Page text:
Price is the main factor for gas purchases
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Price remains the dominant reason why consumers buy gas at a particular location, but how consumers shop for that price is shifting, with some using online pricing guides to discounts to a store’s overall reputation.
Two thirds of consumers (66 percent) say that price is the most important factor in determining where they buy gas, according to the results of a new consumer survey released by the National Association of Convenience Stores.
But while a majority of these price-conscious consumers still shop by looking at the price posted at stores (57 percent), an increasing number of consumers today 'pre-plan' their trips: nearly one in five (18 percent) make their decision based on a specific loyalty card/discount and another 10 percent review gas prices online. And one in seven (14 percent) rely on a specific store's overall reputation for offering the best prices.
Moreover, the price of gas affects broader consumer sentiment beyond the fill-up: 85 percent of consumers say that gas prices impact how they feel about the economy.
Gas prices affect consumer sentiment because filling up is such an important part of daily life. Nearly 160 million consumers shop at convenience stores every day, with 40 million of them fueling up on any given day.
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Consumers will go out of their way to find the best deal for gas prices: 66 percent say that they would drive five minutes out of their way to save 5 cents per gallon and 39 percent would drive 10 minutes out of their way to save 5 cents per gallon.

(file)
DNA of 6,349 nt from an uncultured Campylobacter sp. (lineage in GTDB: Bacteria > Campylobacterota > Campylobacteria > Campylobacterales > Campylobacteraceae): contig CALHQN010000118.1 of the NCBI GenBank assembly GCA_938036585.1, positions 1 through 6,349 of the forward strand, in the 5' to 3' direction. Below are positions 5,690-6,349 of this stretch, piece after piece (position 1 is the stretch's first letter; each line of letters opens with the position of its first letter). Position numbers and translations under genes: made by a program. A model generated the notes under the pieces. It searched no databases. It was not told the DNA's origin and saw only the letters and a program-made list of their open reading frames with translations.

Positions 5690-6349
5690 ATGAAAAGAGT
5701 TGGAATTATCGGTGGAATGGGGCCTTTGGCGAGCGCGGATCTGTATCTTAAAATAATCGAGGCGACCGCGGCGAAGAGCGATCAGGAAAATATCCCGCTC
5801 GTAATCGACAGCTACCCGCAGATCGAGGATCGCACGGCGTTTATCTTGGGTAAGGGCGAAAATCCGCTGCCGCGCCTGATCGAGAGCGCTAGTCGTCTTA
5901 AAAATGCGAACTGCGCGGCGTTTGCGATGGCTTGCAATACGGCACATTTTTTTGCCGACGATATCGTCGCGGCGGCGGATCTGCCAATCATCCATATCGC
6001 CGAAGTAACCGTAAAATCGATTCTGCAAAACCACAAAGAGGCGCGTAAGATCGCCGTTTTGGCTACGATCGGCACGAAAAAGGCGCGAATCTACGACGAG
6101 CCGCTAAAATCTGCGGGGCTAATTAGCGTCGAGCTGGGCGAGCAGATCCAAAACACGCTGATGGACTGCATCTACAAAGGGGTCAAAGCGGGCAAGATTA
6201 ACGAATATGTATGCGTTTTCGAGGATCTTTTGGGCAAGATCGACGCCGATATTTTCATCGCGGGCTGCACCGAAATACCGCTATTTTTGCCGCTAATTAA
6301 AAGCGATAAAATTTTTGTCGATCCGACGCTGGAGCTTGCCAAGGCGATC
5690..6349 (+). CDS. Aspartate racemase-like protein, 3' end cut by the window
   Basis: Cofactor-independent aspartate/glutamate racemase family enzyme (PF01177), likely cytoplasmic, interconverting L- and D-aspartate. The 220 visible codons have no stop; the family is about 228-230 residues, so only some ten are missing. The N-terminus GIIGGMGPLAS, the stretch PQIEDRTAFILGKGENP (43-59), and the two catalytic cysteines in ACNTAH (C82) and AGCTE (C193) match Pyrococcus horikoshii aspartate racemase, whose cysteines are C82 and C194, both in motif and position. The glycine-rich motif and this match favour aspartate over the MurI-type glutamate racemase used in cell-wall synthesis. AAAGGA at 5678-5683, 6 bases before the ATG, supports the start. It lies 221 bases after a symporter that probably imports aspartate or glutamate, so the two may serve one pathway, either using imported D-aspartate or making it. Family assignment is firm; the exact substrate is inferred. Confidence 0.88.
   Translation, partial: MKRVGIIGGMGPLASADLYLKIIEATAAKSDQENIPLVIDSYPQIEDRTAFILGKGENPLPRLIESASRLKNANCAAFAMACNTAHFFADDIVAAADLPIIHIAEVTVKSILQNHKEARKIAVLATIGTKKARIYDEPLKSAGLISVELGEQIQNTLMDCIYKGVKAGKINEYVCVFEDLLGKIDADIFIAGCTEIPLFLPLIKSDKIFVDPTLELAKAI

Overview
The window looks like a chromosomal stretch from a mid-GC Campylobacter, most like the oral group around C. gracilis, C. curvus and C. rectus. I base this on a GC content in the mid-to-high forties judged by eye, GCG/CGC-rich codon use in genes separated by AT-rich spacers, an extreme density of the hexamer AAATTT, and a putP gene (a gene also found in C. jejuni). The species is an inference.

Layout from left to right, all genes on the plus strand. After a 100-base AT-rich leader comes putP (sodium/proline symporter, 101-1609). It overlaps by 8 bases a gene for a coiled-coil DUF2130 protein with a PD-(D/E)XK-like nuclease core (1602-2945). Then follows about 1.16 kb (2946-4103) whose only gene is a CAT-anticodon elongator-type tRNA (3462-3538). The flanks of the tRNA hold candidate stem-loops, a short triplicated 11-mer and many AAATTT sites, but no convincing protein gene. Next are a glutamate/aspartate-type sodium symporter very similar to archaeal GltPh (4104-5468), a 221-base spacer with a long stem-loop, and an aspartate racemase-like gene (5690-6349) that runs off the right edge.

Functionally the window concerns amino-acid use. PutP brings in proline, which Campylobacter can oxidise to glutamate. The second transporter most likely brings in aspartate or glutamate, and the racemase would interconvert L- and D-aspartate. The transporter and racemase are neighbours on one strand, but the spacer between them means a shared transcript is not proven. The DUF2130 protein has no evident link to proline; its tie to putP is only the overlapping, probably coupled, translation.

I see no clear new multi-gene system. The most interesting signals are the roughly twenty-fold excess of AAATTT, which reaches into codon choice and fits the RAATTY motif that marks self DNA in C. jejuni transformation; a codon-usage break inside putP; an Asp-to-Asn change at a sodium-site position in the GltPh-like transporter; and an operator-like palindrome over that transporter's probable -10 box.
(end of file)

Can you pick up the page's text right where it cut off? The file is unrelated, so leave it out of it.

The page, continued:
In addition, consumers are very willing to change their method of payment if it leads to cost savings: 78 percent would switch from paying by credit card to debit card and 66 percent would pay by cash if they could save 5 cents per gallon.
The national survey of more than 1,100 consumers was conducted by Penn, Schoen and Berland Associates LLC examined how consumers shop for gas and other items, what changes their behavior and how gas prices impact their views on fueling and the broader economy.
“Gas prices play an enormous role in consumers' everyday conversations,” said John Eichberger, NACS vice president of government relations. “Retailers know that consumers will go someplace else for a difference of a few cents per gallon — and this daily battle for customers is why retail fuel margins are so thin,” he said.
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